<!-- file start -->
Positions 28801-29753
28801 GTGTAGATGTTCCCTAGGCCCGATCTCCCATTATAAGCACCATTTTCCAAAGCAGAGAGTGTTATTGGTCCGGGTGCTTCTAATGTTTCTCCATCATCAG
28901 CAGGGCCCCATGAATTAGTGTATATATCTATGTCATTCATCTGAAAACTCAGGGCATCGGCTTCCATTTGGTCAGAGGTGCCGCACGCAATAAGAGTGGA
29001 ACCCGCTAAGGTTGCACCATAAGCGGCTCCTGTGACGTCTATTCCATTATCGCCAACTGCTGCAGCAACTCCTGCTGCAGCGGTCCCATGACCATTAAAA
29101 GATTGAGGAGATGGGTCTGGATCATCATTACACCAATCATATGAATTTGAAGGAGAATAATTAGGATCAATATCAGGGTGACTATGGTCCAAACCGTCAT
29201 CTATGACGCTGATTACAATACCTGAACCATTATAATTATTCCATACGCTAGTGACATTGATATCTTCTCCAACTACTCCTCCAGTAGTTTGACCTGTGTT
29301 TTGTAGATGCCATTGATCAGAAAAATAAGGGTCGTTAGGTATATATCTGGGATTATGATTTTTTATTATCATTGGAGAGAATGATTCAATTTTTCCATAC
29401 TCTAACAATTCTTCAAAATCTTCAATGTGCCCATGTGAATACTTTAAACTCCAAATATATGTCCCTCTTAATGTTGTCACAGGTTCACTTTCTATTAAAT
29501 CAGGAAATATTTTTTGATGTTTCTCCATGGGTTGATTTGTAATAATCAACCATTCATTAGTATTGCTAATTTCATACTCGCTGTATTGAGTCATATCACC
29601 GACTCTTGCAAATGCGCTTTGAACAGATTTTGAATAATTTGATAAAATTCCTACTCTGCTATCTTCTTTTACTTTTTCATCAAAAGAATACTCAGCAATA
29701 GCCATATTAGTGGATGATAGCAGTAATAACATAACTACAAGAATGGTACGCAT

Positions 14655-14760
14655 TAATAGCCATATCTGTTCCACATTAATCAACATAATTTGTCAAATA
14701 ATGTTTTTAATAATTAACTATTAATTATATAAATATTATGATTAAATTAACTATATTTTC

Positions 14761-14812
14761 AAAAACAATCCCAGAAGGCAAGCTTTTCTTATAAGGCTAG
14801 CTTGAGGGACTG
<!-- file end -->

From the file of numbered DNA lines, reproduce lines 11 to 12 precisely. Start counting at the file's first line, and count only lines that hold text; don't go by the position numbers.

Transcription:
29701 GCCATATTAGTGGATGATAGCAGTAATAACATAACTACAAGAATGGTACGCAT

Positions 14655-14760